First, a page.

Planescape: Torment Enhanced Edition Interview
RPGWatch: Before we start with the questions about Planescape: Torment: Enhanced Edition, I would like to ask you to introduce yourselves/yourself.
I'm Alex Tomovic, the Project Lead on Planescape Torment: Enhanced Edition.
I'm Scott Brooks, the Lead Programmer on Planescape Torment: Enhanced Edition
I'm Phillip Daigle, Producer on Planescape Torment: Enhanced Edition
JDR13: I read that the EE version will include some content that was dropped/cut from the original release of PS:T. How much did you guys have to improvise to finish the restored content? Was there significant debate over the things you chose to restore?
Alex: Chris Avellone requested to personally proofread all of the text from the original game in order to make some grammar and style corrections. Other than the adjustments that Chris made, there are no other content changes or additions in PST:EE. Instead, we focused on making the game run properly on modern devices, recreating the user interface in native 4K, adding Steam Achievements and introducing a number of quality of life improvements such as zooming, object highlighting, journal searching, quickloot, combat log etc.
Maylander: Were you nervous about changing anything in Planescape: Torment? I know you already worked on Baldur's Gate, which has a bigger audience, but Planescape: Torment leans more heavily on its writing and overall tone. It carries the game to a much greater extent.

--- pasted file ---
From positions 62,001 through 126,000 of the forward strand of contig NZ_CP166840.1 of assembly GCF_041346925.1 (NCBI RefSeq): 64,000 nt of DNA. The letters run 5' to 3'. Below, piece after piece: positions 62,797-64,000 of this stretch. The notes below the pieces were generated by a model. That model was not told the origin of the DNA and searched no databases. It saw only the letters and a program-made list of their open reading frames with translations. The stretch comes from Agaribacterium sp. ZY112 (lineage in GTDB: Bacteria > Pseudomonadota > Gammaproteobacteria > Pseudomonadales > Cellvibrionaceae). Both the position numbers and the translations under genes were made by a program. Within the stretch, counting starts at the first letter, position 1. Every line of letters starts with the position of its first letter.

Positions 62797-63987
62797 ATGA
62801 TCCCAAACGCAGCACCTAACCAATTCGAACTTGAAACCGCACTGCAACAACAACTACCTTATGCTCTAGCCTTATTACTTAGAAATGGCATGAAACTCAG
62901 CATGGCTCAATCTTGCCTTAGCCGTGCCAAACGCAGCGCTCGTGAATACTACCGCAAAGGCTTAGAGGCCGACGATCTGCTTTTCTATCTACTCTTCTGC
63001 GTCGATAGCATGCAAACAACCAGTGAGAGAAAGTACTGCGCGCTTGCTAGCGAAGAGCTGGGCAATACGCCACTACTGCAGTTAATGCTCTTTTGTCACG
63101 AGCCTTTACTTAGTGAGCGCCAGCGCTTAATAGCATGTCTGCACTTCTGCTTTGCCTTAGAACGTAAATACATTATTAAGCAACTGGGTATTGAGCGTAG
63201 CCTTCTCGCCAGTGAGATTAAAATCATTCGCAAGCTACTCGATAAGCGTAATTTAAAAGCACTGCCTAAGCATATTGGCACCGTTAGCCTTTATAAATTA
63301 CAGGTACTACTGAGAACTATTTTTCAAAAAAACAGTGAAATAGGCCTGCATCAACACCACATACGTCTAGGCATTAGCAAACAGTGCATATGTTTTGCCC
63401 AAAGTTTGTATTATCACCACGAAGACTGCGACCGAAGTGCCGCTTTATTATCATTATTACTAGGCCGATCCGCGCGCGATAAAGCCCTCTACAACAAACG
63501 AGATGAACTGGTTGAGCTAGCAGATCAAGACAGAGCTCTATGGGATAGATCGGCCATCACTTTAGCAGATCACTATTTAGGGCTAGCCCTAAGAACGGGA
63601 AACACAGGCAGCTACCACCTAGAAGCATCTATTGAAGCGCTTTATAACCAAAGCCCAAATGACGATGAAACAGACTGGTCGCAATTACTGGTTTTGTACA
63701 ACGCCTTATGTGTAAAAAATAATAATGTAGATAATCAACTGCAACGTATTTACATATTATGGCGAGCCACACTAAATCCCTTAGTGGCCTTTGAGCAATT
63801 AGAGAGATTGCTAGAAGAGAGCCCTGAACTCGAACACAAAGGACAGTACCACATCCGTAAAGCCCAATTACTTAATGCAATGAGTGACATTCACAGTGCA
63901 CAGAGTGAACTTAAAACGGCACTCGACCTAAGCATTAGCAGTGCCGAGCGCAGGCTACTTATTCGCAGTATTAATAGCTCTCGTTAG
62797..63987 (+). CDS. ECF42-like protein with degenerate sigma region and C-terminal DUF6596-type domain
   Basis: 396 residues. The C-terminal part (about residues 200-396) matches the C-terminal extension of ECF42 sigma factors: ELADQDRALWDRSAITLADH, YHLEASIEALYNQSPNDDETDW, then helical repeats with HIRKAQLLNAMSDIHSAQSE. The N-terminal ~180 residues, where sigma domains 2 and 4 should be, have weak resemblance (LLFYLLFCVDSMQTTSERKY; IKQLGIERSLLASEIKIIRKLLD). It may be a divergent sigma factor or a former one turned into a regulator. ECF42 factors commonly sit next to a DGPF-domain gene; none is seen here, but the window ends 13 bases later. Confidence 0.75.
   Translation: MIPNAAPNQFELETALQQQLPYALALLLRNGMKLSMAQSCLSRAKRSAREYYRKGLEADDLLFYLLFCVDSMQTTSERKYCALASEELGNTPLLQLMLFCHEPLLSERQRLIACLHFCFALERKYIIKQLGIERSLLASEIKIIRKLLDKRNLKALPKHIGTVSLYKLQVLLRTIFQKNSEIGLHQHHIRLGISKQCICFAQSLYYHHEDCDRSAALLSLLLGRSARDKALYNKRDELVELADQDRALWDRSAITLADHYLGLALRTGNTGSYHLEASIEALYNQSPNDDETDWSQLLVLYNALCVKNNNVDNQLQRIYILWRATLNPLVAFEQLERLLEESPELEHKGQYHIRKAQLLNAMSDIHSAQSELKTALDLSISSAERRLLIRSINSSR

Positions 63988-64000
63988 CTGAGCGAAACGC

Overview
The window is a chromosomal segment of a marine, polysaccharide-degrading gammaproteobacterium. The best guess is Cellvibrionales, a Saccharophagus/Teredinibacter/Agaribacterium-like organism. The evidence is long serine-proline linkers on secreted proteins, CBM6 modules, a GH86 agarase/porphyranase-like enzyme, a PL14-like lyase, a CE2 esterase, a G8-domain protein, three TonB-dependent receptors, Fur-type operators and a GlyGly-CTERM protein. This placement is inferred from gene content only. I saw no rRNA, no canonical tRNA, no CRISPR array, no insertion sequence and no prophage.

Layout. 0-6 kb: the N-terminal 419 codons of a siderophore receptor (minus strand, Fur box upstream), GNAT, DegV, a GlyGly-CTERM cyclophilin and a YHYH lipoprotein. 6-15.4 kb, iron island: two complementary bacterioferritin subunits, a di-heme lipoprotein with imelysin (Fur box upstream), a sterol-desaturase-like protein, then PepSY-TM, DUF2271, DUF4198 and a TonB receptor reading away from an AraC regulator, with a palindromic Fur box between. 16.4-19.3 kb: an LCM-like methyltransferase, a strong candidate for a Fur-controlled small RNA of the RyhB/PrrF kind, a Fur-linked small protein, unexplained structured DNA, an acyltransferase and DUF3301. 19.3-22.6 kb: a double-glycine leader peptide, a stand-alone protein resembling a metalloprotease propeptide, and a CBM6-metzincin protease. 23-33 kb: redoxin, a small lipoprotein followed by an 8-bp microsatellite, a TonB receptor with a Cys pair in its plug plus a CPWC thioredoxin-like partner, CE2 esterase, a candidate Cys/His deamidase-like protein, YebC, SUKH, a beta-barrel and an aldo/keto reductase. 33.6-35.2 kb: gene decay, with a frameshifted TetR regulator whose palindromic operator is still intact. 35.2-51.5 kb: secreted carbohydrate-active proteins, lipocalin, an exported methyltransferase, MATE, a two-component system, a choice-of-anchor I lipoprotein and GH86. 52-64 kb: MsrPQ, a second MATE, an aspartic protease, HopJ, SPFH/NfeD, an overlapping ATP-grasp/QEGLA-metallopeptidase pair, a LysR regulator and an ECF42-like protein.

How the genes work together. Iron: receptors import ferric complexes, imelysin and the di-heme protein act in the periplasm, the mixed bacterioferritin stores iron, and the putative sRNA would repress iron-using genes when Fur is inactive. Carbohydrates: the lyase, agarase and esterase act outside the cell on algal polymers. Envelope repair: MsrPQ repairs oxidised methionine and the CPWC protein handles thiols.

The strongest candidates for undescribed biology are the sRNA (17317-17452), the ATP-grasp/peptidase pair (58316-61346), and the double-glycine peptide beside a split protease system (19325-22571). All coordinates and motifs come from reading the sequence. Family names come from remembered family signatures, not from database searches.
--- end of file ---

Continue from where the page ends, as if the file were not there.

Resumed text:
Alex: As the Project Lead, I defined the vision of PST:EE long before production and development started. The goal of the Enhanced Edition was to deliver the canon Planescape Torment experience to modern devices, without altering any narrative or gameplay aspects of the original. Therefore, you won't see any new companions, quests, areas, races, classes, kits, items or spells in PST:EE.
Maylander: Will the high end spell animations finally get fixed?
Alex: The cinematic spells from the original Planescape Torment were designed to run at the 640x480 resolution. To make them display properly at higher resolutions, PST:EE automatically zooms in to the original viewport when the cinematic spells start and returns the zoom level to what it previously was after they finish. This way, no visual effects are lost.
Maylander: From what I recall, Planescape: Torment uses a heavily modified version of the Infinity Engine, so your previous EE fixes probably can't be applied. How did you get around this limitation? Start from scratch?
Alex: PST:EE was initially based on the engine that we used for Baldur's Gate: Siege of Dragonspear. Over the course of development, any code aspects that were unique to Planescape Torment have been ported over to that version of the engine. This means that PST:EE received all code enhancements that are inherent to our new engine (such as improved pathfinding) while also benefiting from the code which allows features that are unique to Planescape Torment (such as cinematic spells) to work properly.